BUJUMBURA (Reuters) - Burundi’s constitutional court on Tuesday cleared the way for President Pierre Nkurunziza to bid for a third term in office, angering protesters on the streets of the capital who are demanding he back down.
Police fired shots in the air and tear gas to disperse a group of about 75 demonstrators approaching the U.S. embassy, an embassy statement said, noting that it had not asked for help.
The opposition says Nkurunziza’s plan to stand in a June election violates the constitution and a peace deal that ended a 1993-2005 war between the Hutu majority and the Tutsi minority.
More than a week of protests have plunged the African nation into its worst crisis since that conflict. Civil society groups say a dozen people have been killed, while more than 30,000 have fled to neighbouring states fearing more ethnic violence.
“The renewal of the presidential term through direct universal suffrage for five years is not against the constitution of Burundi,” a court statement said.
The government urged protesters to accept the ruling and stop “illegal” protests.
But opposition parties and protesters have denounced it.
“The first term we accepted. The second term we accepted. We will never accept the third term,” the demonstrators shouted outside a hotel where ministers met opposition leaders, civil society groups and diplomats. Police soon pushed them away.
The constitution and Arusha peace deal limit the president to two terms. But the court, in a seven-page statement, included the point that the president’s first term in which he was not elected by popular vote was transitional so should not count.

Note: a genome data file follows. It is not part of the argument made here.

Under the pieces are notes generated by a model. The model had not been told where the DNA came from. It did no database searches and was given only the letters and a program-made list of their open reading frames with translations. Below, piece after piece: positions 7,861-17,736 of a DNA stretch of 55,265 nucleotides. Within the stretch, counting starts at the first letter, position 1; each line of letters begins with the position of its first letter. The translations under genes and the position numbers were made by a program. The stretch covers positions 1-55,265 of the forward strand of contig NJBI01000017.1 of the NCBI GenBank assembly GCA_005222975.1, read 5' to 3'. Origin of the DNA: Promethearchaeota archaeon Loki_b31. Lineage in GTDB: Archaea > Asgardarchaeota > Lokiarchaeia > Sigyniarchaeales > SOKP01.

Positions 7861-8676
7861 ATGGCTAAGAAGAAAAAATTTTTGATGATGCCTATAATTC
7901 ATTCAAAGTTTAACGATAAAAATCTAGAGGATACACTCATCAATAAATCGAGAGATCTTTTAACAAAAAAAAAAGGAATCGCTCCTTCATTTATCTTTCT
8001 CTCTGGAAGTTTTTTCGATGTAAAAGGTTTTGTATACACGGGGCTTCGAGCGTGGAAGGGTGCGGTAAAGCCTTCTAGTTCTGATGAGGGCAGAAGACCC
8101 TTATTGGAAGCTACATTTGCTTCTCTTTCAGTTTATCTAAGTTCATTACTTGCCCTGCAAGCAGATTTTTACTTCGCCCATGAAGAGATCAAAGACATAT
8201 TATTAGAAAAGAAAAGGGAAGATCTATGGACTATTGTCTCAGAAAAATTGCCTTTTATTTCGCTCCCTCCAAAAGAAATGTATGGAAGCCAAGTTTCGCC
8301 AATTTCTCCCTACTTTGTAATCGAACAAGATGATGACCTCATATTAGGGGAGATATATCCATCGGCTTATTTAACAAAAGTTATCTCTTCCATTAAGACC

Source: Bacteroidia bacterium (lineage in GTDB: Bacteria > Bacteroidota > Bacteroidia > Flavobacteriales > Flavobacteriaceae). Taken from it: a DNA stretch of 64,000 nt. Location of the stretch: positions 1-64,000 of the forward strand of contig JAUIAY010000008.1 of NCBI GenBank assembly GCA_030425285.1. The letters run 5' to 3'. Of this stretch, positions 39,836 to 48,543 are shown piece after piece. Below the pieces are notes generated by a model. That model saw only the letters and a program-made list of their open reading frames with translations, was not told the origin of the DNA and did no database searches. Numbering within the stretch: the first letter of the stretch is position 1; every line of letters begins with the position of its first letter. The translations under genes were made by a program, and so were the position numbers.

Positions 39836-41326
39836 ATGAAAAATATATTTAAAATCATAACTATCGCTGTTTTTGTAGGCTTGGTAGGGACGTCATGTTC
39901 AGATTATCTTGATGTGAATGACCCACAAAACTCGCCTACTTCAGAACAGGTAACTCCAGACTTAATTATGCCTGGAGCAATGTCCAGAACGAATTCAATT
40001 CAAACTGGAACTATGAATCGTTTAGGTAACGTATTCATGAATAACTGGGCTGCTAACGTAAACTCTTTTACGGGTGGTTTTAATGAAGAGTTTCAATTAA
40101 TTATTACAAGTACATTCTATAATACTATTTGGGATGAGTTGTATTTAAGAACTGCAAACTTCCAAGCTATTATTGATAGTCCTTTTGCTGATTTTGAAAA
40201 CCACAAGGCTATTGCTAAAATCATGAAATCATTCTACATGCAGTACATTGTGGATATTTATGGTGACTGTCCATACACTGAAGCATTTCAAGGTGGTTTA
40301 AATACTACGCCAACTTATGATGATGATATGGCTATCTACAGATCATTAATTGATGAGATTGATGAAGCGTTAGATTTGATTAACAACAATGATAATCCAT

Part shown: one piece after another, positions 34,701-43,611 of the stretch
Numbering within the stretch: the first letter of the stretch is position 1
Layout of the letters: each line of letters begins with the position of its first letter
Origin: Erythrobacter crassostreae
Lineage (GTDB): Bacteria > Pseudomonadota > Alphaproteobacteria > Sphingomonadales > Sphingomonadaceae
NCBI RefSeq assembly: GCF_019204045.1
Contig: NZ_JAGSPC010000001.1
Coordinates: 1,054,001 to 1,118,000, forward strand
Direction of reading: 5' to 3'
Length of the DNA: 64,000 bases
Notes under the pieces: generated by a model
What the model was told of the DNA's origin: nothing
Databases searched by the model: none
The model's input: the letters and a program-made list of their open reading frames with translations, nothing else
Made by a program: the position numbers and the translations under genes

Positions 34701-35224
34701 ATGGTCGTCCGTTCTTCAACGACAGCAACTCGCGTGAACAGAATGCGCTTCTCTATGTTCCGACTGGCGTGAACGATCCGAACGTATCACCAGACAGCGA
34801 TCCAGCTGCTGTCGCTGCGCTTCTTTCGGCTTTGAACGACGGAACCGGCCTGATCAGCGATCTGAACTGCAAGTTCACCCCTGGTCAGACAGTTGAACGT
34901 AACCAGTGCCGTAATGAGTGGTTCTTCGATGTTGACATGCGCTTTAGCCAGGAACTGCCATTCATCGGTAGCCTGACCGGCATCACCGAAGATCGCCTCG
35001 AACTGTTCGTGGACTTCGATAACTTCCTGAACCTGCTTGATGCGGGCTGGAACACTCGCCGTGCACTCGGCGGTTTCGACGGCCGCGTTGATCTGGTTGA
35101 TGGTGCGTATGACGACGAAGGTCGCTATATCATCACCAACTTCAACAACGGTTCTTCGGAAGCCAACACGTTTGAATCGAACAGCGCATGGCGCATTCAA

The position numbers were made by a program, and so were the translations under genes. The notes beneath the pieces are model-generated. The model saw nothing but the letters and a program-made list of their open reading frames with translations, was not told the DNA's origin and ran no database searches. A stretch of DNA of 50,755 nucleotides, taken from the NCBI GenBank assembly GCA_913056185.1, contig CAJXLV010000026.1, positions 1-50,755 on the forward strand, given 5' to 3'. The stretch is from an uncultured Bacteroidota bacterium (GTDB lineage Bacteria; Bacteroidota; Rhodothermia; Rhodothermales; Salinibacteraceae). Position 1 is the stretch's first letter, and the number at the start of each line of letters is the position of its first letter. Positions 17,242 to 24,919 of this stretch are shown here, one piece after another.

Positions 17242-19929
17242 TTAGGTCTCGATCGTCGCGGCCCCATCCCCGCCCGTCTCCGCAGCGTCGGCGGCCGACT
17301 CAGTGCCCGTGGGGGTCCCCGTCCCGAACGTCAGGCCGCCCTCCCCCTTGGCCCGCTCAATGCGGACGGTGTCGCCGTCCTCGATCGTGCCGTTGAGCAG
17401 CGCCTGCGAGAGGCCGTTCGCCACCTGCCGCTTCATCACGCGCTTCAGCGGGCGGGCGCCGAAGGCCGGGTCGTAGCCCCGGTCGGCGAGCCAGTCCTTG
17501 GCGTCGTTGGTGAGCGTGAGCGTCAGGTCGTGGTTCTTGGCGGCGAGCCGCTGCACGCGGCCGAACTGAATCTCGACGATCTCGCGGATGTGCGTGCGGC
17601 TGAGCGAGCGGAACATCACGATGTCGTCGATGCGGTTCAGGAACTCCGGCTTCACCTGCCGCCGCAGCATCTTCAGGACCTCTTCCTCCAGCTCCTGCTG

“We don’t care about the constitutional court decision because we know this court is manipulated,” said Jean Minani, leader of Frodebu-Nyakuri party, part of one coalition behind the protests. He said rallies would not stop until the president backed down.
Nkurunziza, a former Hutu rebel leader, says the demonstrations are an “insurrectional movement”.
Civil society groups say at least 12 people have been killed so far in clashes in which police have fired tear gas, water cannon and, say protesters, live rounds at demonstrators.
Police, who put the toll at six, including three members of the security forces, say protesters have hurled grenades.
The flare-ups in Burundi threaten wider repercussions in a region with a history of ethnic conflict and where other presidents are also facing term-limit deadlines soon.
Rwanda’s Foreign Minister Louise Mushikiwabo said she was concerned about the unrest in Burundi, which shares the same ethnic mix as Rwanda where a 1994 genocide killed 800,000 people, most of them Tutsis as well as moderate Hutus.
“While we respect Burundi’s sovereignty in addressing internal matters, Rwanda considers the safety of innocent population as a regional and international responsibility,” she said in a statement, urging the government to restore peace.
Rwanda, which has vowed to prevent another genocide in the region, could be drawn into the conflict if ethnic fighting erupts and Tutsis become targets, diplomats say.
At least 24,000 mostly Tutsis have fled to Rwanda in recent weeks as tensions have mounted. About 7,000 people have also crossed into neighbouring Democratic Republic of Congo.
U.S. Secretary of State John Kerry, in the region for talks, said in Nairobi on Monday that the decision to seek a third term “flies directly in the face” of Burundi’s constitution.
The United States provides training, equipment and other support worth about $80 million (£52.8 million) a year to Burundi’s army. The European Union, which has also pushed for the president not to stand again, is the biggest contributor to the budget.
Additional reporting by Clement Uwiringiyimana in Kigali; Writing by Edith Honan; Editing by Louise Ireland